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Modified Life Insurance

What is Modified Life Insurance?

Modified life insurance is a type of whole life insurance that comes with lower-than-average premiums in the early years of the policy, followed by higher premiums after a certain point.

How modified whole life insurance works

These whole policies function like other whole life insurance coverage, meaning they put protection in place that lasts your lifetime (assuming you continue paying your premiums) and include a cash value component.

With other whole life coverage, though, the premiums — the amount you have to pay monthly, quarterly, or annually to keep the policy in force — are fixed. The amount you pay stays the same throughout the life of your policy.

With a modified life insurance policy, however, the insurer adjusts your premiums down for the first several years of coverage, called an introductory period. This enables you to put coverage in place even when your budget might be tight.

Be advised, though, that the downward adjustment of your premiums is temporary. After a set time (usually three to five years), the premiums increase. And because you saw some savings on the frontend of your policy, you have to make up for them now. After the introductory period ends, a modified whole life policy’s premiums will cost more than a traditional whole life policy.

The introductory period also impacts your policy’s cash value component. While you’re in the years of paying the low premium, you won’t be contributing to the cash value.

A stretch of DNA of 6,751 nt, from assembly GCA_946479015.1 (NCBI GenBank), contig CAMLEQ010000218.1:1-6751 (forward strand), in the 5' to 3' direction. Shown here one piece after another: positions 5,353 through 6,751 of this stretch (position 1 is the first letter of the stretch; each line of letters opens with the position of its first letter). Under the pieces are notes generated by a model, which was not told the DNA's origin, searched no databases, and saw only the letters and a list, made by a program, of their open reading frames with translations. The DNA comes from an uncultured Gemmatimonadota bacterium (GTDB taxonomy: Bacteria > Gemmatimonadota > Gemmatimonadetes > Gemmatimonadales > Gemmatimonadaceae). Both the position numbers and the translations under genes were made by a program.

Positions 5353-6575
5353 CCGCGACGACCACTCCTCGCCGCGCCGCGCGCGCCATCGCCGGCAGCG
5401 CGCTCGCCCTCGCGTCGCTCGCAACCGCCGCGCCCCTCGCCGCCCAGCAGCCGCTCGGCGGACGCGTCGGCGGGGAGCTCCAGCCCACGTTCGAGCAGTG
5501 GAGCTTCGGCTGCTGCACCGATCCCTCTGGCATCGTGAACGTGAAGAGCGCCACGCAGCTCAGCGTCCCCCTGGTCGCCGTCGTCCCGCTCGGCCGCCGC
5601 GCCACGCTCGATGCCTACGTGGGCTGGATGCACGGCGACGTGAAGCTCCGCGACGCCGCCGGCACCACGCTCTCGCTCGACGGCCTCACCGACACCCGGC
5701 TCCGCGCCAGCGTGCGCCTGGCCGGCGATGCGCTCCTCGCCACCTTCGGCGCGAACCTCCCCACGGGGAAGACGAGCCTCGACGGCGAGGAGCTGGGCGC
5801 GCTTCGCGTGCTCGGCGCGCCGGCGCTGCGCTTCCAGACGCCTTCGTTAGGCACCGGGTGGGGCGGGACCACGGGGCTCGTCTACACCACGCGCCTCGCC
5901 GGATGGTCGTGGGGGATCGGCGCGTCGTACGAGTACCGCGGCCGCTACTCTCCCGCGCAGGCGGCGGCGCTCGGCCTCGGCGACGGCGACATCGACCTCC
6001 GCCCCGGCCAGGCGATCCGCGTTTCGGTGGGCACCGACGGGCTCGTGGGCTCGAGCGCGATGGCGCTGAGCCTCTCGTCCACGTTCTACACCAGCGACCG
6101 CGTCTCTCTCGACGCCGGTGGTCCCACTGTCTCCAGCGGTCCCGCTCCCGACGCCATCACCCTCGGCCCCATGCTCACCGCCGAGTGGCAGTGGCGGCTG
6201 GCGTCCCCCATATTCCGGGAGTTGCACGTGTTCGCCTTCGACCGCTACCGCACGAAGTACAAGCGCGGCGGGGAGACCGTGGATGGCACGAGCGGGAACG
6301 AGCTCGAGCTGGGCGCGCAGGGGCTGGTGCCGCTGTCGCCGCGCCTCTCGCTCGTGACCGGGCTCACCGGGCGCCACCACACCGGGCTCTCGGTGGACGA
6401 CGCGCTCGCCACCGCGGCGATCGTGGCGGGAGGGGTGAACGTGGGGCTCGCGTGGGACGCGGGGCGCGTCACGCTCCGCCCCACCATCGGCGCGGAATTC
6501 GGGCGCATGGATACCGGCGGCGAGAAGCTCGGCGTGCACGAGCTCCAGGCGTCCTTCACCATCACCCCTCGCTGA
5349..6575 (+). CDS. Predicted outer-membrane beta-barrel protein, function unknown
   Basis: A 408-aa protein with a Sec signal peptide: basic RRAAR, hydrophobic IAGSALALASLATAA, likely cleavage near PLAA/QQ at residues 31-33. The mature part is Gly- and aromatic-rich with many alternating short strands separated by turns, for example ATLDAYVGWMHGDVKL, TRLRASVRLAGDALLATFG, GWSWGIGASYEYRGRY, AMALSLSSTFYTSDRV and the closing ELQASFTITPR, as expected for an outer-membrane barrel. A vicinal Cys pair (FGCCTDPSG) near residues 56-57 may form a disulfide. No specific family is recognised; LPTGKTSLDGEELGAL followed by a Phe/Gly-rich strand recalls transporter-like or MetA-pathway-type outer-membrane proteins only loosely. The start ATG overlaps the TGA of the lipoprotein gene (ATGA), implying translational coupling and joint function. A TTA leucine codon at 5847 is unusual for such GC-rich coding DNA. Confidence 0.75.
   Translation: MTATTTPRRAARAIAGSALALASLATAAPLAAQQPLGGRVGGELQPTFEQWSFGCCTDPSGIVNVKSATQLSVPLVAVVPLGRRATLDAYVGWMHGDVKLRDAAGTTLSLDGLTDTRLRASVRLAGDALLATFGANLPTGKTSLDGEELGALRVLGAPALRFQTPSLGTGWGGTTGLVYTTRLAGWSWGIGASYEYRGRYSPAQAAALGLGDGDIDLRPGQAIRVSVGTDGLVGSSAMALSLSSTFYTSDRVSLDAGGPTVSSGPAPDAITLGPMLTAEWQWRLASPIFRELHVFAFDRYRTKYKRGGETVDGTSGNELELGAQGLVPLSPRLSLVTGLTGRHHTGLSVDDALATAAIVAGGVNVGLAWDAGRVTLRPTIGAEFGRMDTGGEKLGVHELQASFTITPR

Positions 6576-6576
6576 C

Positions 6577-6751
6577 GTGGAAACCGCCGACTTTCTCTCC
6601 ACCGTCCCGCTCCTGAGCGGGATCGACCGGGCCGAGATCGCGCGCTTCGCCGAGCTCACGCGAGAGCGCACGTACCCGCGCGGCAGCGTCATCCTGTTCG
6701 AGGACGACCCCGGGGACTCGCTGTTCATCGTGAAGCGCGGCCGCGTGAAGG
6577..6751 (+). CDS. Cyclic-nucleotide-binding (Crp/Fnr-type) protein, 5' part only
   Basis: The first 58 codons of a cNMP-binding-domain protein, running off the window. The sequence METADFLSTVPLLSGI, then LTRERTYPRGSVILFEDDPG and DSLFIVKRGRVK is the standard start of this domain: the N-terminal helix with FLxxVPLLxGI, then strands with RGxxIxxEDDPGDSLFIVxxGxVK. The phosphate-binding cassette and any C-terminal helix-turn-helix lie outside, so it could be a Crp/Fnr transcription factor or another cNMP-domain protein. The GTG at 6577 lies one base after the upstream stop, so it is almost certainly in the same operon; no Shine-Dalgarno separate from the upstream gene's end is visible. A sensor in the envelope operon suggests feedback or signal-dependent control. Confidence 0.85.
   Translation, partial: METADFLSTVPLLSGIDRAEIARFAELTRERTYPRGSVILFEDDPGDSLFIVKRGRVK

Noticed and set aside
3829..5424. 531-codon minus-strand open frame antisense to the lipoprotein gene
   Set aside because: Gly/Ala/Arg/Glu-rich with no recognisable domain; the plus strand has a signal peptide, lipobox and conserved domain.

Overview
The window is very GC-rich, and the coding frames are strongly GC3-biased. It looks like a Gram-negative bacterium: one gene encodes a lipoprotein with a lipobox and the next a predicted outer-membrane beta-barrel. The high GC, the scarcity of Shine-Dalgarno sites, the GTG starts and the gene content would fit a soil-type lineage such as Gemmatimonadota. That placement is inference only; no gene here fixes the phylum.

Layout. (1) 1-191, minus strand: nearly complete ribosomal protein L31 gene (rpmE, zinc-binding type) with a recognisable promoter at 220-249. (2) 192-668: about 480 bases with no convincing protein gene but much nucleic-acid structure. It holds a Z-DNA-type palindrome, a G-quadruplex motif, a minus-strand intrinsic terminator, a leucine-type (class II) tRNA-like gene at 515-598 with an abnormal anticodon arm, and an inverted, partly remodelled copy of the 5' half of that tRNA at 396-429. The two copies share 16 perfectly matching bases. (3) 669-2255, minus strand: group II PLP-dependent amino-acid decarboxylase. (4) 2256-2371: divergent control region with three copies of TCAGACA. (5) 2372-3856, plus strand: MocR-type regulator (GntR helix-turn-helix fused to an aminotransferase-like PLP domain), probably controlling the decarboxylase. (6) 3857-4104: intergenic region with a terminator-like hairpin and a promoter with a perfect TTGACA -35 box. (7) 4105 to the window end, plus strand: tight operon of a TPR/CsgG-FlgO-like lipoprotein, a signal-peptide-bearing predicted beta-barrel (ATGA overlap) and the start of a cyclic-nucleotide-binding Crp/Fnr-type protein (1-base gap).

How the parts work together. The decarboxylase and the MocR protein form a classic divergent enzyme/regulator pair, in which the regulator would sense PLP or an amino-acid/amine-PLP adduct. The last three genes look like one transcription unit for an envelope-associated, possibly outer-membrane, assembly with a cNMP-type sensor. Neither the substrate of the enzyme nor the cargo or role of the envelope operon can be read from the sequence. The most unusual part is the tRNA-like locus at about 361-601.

Who might benefit from modified whole life insurance

The main allure of modified whole life insurance is that it allows you to put permanent coverage in place with a higher death benefit than you would otherwise be able to afford. But it’s important that you be prepared for the premium increase that will come after the introductory period.

These types of policies may be a good fit for people on a tight budget now who expect their income to increase significantly in a short period of time. If you’re in your final years of earning a degree and anticipate easily landing a high-paying job, for example, you might consider modified life insurance.

Still, though, you’re essentially locking in higher-than-average premiums for the majority of your policy with this type of coverage. You might be better served by exploring term coverage you can afford that comes with a convertibility option, allowing you to convert the policy into permanent coverage once your budget allows.

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